Milton Friedman, may he rest in peace, used to talk about the "tyranny of the status quo." By that, he meant that it is difficult to change public policy because of entrenched interest groups allied with policies that have been in effect for decades. I would argue that opposition to changes in our current Social Security and Medicare programs is an example of tyranny of the status quo. The original intent of both programs was to provide an income support floor for our retired senior citizens. So, why do these programs supplement the income directly through Social Security and indirectly through Medicare to wealthy seniors? We do not have similar income support programs for wealthy juniors. If we care about poor people, regardless of whether they are 75 or 25, why don't we means test Social Security and Medicare? Higher income retirees would get smaller Social Security benefits and pay even higher Part B Medicare premiums than they already do.
One common objection to this is that seniors paid into these programs when they were working and are, thus, owed the benefits. Yes, when you work you pay Social Security and Medicare taxes. But, because these programs are largely, in effect, Ponzi schemes, your Social Security and Medicare taxes are being used to cover the benefits being paid out to your parents and grandparents. When you are eligible for these benefits, it will be your children and grandchildren making payments to fund your benefits if the basic structure of these programs is not changed. And, until recently, Social Security tax receipts exceeded benefit payments. This current surplus was folded into the Treasury's general fund, which was used to pay for everything from military activities to national parks. Social Security taxes are just another revenue source for the Treasury - an income-capped flat tax. The Social Security Trust Fund is just a bookkeeping gimmick. When the time comes to tap it, the Treasury will have to raise taxes, issue bonds and/or cut other spending to honor it. So, let's talk straight about this issue.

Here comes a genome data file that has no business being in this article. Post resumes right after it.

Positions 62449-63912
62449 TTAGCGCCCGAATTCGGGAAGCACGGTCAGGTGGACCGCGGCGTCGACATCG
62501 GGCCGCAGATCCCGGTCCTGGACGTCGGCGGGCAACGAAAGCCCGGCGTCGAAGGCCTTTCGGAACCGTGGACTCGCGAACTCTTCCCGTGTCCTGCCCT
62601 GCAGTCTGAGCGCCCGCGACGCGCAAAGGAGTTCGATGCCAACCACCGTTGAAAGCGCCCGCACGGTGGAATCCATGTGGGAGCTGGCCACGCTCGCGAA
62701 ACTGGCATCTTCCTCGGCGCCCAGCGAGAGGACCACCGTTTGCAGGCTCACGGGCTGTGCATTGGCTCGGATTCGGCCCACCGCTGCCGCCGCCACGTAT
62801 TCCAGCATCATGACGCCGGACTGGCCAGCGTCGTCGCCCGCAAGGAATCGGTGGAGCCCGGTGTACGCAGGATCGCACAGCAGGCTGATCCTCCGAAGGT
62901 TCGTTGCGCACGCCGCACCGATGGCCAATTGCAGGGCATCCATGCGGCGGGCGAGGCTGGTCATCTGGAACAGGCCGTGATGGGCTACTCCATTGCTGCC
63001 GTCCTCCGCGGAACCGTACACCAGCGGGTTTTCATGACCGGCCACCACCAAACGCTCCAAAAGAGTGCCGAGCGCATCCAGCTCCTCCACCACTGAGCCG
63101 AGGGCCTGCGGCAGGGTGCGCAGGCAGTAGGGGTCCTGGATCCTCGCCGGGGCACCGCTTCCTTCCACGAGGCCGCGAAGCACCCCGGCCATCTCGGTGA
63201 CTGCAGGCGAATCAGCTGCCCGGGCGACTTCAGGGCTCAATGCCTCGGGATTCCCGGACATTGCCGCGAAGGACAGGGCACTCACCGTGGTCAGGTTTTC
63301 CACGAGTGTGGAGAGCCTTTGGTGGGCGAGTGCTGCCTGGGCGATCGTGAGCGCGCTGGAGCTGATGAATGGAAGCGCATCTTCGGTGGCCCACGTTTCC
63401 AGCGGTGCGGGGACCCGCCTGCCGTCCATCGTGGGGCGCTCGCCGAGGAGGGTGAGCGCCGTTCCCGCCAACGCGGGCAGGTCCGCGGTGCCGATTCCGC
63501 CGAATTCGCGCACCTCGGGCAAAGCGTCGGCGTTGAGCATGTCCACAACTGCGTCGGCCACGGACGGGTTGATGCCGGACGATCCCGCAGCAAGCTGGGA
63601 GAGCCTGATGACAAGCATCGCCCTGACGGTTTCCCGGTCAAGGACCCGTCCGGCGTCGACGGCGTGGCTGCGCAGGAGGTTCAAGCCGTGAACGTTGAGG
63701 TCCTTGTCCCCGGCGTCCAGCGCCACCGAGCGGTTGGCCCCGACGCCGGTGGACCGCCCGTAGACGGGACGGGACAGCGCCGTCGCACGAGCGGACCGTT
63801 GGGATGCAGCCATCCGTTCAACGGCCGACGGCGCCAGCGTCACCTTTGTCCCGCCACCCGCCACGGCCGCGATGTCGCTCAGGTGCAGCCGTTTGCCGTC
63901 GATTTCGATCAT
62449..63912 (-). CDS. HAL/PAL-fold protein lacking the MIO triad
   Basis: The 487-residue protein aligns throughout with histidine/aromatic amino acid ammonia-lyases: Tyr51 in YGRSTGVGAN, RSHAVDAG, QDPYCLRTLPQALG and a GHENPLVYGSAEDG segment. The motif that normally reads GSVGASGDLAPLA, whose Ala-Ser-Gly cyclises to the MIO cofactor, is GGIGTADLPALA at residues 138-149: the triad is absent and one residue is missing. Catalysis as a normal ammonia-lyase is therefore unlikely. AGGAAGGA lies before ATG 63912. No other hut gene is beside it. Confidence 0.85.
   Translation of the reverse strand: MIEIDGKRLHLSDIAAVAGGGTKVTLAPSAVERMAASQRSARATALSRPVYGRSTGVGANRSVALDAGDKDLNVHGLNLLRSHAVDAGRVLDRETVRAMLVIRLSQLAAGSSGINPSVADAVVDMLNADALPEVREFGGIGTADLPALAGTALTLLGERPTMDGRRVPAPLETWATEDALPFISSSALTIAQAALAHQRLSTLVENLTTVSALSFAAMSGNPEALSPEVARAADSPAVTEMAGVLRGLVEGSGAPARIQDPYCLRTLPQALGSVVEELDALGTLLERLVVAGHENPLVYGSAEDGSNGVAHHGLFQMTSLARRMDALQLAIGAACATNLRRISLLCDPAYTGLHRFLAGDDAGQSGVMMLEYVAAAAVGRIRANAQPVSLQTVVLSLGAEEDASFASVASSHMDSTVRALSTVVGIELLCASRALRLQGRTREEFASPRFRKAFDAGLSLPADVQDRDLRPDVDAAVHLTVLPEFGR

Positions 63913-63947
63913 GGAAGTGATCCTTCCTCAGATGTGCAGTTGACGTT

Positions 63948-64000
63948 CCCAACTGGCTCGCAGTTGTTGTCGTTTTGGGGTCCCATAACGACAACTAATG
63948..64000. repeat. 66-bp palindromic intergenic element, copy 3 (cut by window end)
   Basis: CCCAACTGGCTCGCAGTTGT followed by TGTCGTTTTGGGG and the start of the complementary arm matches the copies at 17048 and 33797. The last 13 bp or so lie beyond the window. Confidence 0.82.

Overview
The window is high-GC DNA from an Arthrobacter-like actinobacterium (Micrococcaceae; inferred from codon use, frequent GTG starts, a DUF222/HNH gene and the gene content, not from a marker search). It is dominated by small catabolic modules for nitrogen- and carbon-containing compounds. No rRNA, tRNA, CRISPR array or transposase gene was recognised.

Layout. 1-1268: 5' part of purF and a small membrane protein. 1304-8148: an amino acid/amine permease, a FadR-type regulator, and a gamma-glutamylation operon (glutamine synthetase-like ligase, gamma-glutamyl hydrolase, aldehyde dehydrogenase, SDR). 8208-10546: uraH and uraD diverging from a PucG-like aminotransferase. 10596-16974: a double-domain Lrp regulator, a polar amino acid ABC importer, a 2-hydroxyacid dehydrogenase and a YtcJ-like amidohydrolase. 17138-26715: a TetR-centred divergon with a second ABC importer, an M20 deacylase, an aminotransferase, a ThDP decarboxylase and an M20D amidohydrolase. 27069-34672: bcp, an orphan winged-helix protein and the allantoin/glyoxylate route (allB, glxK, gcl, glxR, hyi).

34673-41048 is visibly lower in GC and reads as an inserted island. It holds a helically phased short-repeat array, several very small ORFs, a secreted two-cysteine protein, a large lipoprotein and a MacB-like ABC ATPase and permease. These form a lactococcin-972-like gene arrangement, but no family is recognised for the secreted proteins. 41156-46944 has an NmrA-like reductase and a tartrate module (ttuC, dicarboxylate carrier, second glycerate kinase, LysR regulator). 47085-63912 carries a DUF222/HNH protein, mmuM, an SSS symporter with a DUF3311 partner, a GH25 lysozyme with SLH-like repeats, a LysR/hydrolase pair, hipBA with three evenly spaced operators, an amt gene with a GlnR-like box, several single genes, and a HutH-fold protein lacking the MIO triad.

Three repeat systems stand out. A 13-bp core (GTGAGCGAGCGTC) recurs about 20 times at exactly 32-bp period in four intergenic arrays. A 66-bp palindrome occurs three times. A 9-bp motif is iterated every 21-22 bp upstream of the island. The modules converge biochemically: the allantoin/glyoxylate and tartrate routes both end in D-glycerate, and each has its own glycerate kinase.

Now, means testing Social Security and Medicare benefits obviously will be unpopular with those higher income seniors who have "earned" the full benefits promised them. So, in order to mollify this group, let's flatten the federal income tax structure. But, so as not to lose too much in revenue, as the marginal rate structure is flattened, let's cap some popular deductions such as mortgage interest. The basis of supply-side economics is that economic decisions of work vs. play and saving/investment vs. pure consumption are made at the margin - the margin of the tax rate. So, by flattening the marginal income tax structure, the economy's potential growth rate would be enhanced.
I wish that this idea of means testing senior benefits and flattening marginal federal income tax rates were originally thought of by me. But, this is not the case. I got the idea from reading a commentary about a year ago written by Josh Barro, the Walter B. Wriston Fellow at the Manhattan Institute. The Manhattan Institute is a think tank devoted to arriving at market-oriented solutions to public policy challenges. Any errors in representing this view are, of course, mine and not those of Mr. Barro.